Carnival is a Blessing

title taken from “Issa Blessing” by LFS Music & Lyrikal

Miami Carnival 2018

For 34 years Miami Carnival has been the main autumn event for socaholics. However, the increasing popularity of cruises and international events seemed to be attracting the interest and wallets of West Indians stateside. However, if the turnout at this year’s events is any indication, Miami Carnival is not going anywhere.

That being said, there are some improvements that promoters and organizers can make to ensure that this is indeed a can’t-miss event.


Upon touchdown on Miami Carnival Thursday, I was ready to start partying. My first stop was Lyrikal & Friends - which seemed to be everyone’s first stop as Exchange Miami was PACKED!  Banquets and two bar areas created only a narrow walkway around the perimeter of the club. Folks ended up dancing in the narrow walkway through the middle of the venue. Not exactly ideal for a soca party, but with hip hop and reggae (not dancehall, reggae) dominating the early part of the night, this was not much of a concern.  I was worried I would spend the night against the wall, but then the soca artistes finally took the mic.

Lyrikal and Voice

Unfortunately, they ONLY had a mic. Technical difficulties disrupted the music, but without hesitation Babyface of Elegance Sounds kicked off an a cappella session. Lyrikal then led the crowd in a singalong of “Cloud 9,” “Dip ‘n’ Roll,” and “Loner” before passing the mic to Ricardo Drue and Patrice Roberts. Sound was restored and the crowd was treated to live performances by Brooklyn’s Own LFS Music, GBM Nutron, One Voice, Motto, as well as Preedy, Nailah Blackman, and Voice out of Trinidad, Jamaica’s Linky First, St. Lucia’s Teddyson John, and Grenadian rookie V’ghn.  Man, Lyro. How many friends do you have?


On the way to Rise & Shine

As I’ve said before, if you go to Miami for Carnival, you have to go to Back to Basics & Giselle The Wassi One’s Rise meets Shine. This year, the party was once again at Historic Virginia Key Beach. Good weather and pretty people in white clothes on a beach! Great deejays, a crowd full of vibes, and amazing artistes - what more could I ask for?

Well, how about more than one food station? With a crowd that large, patrons waited over an hour for food. That was literally my only complaint about this party.  I was even okay with hearing dancehall (insert outrage from some of my readers here). This was not advertised as a 100% soca party and the music allowed Jamaicans can show off their shoulder flinging and stepping skills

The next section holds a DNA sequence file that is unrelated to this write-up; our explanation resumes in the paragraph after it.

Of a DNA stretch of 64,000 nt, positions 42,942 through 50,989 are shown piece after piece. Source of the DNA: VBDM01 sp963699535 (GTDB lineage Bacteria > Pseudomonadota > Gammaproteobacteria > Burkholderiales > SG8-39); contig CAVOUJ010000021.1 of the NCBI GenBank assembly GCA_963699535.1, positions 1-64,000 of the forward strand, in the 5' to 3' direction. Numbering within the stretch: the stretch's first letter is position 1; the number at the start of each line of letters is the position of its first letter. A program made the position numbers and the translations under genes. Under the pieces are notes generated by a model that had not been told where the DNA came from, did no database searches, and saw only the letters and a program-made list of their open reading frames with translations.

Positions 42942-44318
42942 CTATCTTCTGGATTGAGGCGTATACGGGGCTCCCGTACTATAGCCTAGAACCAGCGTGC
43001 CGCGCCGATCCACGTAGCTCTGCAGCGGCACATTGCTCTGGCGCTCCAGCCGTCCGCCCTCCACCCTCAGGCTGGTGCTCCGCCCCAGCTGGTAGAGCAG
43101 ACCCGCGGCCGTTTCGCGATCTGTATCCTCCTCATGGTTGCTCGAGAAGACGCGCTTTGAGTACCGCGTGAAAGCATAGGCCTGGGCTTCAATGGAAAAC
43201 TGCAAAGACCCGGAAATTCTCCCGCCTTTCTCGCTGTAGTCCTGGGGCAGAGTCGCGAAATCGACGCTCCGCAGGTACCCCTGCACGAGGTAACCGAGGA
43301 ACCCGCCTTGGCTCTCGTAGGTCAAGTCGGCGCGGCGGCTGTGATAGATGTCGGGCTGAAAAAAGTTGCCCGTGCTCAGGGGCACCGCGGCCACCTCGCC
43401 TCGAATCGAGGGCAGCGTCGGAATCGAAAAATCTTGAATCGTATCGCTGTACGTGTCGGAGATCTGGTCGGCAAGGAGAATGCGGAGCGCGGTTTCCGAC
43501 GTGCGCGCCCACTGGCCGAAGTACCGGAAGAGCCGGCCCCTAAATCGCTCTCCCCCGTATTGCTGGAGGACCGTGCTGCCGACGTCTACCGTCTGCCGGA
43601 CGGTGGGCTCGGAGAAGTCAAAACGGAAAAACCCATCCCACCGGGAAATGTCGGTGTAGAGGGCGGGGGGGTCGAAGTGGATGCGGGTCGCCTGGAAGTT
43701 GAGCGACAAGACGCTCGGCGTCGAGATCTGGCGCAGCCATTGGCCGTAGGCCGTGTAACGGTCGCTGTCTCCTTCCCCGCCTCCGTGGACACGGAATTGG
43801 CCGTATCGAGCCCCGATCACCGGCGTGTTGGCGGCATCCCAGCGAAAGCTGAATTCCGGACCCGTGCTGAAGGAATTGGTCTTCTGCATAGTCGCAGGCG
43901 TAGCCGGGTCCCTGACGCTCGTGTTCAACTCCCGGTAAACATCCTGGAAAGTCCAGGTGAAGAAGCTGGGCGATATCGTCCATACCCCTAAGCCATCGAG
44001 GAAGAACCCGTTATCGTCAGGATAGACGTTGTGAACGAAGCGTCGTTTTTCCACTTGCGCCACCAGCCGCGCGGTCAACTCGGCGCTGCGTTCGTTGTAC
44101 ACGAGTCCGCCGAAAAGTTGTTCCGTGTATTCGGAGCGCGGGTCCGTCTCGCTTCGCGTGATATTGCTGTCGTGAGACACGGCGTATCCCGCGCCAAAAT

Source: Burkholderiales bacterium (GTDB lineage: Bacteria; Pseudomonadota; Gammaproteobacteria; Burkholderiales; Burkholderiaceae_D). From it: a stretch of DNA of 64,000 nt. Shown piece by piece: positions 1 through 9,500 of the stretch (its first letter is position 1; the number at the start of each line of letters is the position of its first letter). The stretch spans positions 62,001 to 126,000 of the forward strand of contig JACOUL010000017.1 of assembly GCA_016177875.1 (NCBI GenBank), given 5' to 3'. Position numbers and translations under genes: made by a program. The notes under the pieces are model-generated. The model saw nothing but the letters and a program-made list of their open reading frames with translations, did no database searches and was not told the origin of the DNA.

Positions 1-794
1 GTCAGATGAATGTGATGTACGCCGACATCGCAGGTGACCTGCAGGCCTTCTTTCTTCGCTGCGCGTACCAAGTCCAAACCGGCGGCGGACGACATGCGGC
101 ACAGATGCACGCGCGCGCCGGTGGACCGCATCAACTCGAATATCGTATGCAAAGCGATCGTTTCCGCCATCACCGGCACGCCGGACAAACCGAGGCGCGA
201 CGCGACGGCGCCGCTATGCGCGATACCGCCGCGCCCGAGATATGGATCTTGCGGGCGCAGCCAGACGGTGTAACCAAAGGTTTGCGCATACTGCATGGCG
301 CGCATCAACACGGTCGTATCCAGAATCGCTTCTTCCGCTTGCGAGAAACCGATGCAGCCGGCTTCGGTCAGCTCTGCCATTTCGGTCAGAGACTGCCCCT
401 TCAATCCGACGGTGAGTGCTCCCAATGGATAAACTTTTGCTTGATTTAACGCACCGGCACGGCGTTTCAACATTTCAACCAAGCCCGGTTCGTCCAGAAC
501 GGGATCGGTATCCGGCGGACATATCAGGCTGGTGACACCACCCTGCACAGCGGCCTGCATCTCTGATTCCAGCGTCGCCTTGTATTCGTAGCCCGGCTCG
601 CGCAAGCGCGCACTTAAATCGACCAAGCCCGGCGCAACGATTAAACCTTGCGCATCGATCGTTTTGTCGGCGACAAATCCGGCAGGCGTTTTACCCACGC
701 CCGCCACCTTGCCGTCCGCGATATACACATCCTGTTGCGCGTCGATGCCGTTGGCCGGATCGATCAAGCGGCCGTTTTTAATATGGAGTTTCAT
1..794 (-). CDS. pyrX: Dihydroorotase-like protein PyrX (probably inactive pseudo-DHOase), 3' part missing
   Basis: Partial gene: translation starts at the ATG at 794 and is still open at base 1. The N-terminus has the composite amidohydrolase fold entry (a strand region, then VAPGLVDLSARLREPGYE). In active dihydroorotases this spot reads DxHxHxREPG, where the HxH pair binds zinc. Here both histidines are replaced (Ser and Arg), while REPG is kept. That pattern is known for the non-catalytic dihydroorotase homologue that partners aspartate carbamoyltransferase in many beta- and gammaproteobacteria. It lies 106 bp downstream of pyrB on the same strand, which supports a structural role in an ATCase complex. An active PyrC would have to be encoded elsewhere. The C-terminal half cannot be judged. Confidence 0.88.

With great music and live performances from top artistes like Ricky T, Mr. Killa, and The Boss Iwer George, I maintain that Rise & Shine should be on your fete-tinerary.



Hennessy & Orange Juice

On Saturday, I got my soca fix! I played j’ouvert in the rain with Stanman of Small Island Massive’s band Jouvert Xpress. Yes, I played in my girl SocaSaySo’s section, but as she knows, I can support and still critique. This truck had awesome deejays like Choice 1, DeeJBlaze, and Sonic Boom. I heard music from Grenada, US Virgin Islands, Dominica, Antigua, Montserrat, Barbados, Trinidad, and pretty much everywhere EXCEPT Guyana. Fix that for next time. 

Also, fire the cook.  Saltfish needs be soaked and deboned!

However, yes to the bartenders! I asked for a Hennessy and orange juice and I got dark brown orange juice.  I contend that the drinks are what made the jouvert band get on so wild when Asa Banton told them to break off brances from a tree and run around the truck.  I don’t think sober people would do this.


What I like about Miami Carnival is that they have something for everyone. You can watch the parade of bands, attend a concert with your favorite soca artistes, or just put your kids in a bouncy castle while you grab a frozen adult beverage.  This definitely cuts down on stormers as jumping up in someone’s band is not the only way to have fun.

After witnessing the beautiful costumes from some of New York’s top mas bands (Ramajay, Dingolay, Freaks Mas, One Island, etc.) as well as the Miami get-on group Wassi Ones.  Add great deejays, strong drinks (someone let me take a sip from his cup), and live performances on the trucks, and you have the recipe for a wicked Carnival parade.



For those of us who did not play ah mas, we were able to attend the stage show.  The artiste lineup included Scrappy, Peter Ram, Rudy Live, Ricardo Drue, Patrice Roberts, and was headlined by Kes the Band.  I’m not sure why Dil E. Nadan closed out the show.  They are a top cover band, but who was sticking around to see covers when the original artistes already performed?  I am also still not sure what Safaree was doing there.  Okay, he’s Jamaican, but he doesn’t have any dancehall tunes and no one knew the words to his songs so….

I would advise the organizers to either post signs letting people know when the concert will begin or make an announcement that can be heard near the parade route. Otherwise, patrons run the risk of missing showtime.


If you’ve never been to Miami Carnival, you are definitely missing out. The abundance of events and parties that can be attended is almost too much. I only recapitulated the events I recommend, but the independently wealthy can start partying from Wednesday all the way through Tuesday morning.

Promoters, please make sure that you keep in mind many people will likely be driving so try to keep your events near main lodging areas in Miami so that they can drink and have fun. Also, be sure that you properly describe your event. Do not print flyers saying 100% soca if you will book big deejays from other genres, like DJ Big Reef or Massive B. This is Carnival and we (SocaSaySo & I) will talk about you.

Speaking of which, be sure to check out our drunk rants on YouTube to hear our unfiltered take on the weekend’s events.

Drop a comment below and let me know what you thought of Miami Carnival 2018?